The American Association of Geographers (AAG) holds an annual convening aimed at connecting geographic scholars from across the world, sharing developments and offering a glimpse into the powerful place-based connections that researchers discover across disciplines. At the Center for Social Solutions, the role of ‘place’ and the built environment factor into many initiatives and projects. Most notably, the Center’s Water, Equity, and Security initiative seeks to re-join the social and physical geographies of people and place as they pertain to natural disasters and water security. The Linear Infrastructure Named for Enablers of Slavery (LINES) project also treats geography as an active, yet changeable, factor in determining our social landscape. For Brad Bottoms, “geography is central to social and climate justice as it contextualizes the spatial distribution of resources and power. By learning geography, we grasp how socio-economic factors, such as poverty and race, interact with physical environments, leading to systemic vulnerabilities to climate change.” 

At the AAG’s April convening, Bottoms presented as part of the panel: “What is Progress in Environmental Geography?” Fellow presenters included Elizabeth Havice (University of North Carolina), Yamini Narayanan (Deakin University), Jane Southworth (University of Florida), Michele Lobo (Deakin University), Kevin Anchukaitis (University of Arizona), Neeyan Smith (Gumbaynggirr Jagun), and Lara Daley (University of Newcastle). Reflecting the spirit of the new journal Progress in Environmental Geography, this panel embodied the journal's commitment to a pluralistic understanding of the field. The panel explored environmental issues through a kaleidoscope of perspectives, ranging from considering the world through the eyes of animals to examining progress through an anti-colonial lens. This lively discussion showcased the multifaceted nature of environmental geography and the concept of progress itself, prompting the audience to consider the environment from a multitude of angles.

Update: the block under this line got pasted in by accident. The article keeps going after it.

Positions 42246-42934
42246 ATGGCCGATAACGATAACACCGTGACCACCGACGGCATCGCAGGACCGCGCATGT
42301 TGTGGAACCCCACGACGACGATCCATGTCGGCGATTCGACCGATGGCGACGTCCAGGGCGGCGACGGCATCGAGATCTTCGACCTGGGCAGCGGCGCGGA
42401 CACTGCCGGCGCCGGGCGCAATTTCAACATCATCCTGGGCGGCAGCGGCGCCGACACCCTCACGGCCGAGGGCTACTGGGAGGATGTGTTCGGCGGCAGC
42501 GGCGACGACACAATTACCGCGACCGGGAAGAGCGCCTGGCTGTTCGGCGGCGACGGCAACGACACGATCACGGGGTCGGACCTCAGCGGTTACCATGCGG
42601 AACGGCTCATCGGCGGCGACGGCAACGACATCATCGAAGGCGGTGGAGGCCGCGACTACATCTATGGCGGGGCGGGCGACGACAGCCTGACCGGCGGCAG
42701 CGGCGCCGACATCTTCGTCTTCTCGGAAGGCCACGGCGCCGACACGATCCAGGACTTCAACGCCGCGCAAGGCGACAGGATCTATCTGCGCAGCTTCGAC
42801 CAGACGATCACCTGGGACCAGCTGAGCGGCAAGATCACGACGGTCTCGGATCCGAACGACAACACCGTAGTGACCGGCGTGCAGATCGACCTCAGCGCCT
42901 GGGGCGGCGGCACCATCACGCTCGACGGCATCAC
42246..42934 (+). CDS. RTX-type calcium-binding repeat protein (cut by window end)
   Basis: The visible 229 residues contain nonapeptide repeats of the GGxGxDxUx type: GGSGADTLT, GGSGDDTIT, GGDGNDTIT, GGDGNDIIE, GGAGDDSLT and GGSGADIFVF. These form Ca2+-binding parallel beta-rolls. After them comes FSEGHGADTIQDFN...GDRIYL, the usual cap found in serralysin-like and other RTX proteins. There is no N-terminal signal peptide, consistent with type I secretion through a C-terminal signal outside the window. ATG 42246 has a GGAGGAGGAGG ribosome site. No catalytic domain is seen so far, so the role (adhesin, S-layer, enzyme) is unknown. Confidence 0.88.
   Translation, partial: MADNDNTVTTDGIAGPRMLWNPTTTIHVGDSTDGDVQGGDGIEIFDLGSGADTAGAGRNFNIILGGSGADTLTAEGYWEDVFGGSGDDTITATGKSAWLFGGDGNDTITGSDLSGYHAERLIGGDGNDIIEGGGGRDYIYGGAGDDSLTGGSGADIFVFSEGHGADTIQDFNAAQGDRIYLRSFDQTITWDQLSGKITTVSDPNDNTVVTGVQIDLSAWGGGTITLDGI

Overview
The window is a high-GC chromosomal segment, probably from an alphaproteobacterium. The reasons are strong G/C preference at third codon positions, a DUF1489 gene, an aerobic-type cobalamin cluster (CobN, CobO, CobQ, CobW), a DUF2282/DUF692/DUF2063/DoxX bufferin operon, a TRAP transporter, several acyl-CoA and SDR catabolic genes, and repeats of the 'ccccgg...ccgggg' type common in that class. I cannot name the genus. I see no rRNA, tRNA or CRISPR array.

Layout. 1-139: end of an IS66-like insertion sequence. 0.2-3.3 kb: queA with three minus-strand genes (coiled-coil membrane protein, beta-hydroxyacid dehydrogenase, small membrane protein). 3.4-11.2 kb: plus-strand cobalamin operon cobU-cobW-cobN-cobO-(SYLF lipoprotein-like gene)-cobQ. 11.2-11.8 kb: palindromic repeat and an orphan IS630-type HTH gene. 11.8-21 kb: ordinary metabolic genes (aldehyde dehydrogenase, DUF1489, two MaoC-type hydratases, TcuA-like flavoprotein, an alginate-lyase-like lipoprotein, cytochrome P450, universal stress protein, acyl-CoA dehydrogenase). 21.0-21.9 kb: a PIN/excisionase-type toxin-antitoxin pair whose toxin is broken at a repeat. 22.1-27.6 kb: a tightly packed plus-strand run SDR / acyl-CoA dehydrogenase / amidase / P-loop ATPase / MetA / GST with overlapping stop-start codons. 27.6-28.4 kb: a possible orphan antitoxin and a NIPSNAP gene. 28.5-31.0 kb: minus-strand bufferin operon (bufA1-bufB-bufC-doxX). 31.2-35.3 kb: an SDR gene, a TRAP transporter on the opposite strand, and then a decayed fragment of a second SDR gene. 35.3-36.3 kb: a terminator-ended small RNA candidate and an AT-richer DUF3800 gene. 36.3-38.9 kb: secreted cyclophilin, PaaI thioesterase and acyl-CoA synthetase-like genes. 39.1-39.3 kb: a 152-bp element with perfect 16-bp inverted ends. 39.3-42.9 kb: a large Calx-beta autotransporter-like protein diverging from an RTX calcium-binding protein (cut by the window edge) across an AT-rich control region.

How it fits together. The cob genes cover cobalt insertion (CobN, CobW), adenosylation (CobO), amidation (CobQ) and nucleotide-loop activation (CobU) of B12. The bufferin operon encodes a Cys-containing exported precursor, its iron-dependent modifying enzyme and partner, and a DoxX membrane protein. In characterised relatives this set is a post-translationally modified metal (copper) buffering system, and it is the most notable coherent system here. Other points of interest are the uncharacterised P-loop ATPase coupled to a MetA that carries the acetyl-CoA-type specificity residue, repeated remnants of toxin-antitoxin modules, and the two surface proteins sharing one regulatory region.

CSS has been at the forefront of this issue, with an article by Julie Arbit, Brad Bottoms, Earl Lewis, and Alford Young Jr. appearing in 2023’s second volume of Progress in Environmental Geography. This article, The evolution of race and place in geographies of risk and resilience, examines the ways in which urban geographies around the world intersect with racial and ethnic patterns of climate risk, arguing that “racial justice is environmental justice” (p. 123). 

On presenting to the American Association of Geographers, Bottoms remarked: “Presenting at the AAG was truly inspiring. Geographers tackle such a vast array of subjects, from the intricacies of soundscapes to the movements of glaciers and the very way we perceive our planet. The diversity of ideas I encountered not only reaffirmed the critical role geographers play in the world, but also sparked new perspectives on my own work. I left feeling energized and equipped with a wealth of inspiration to carry forward.”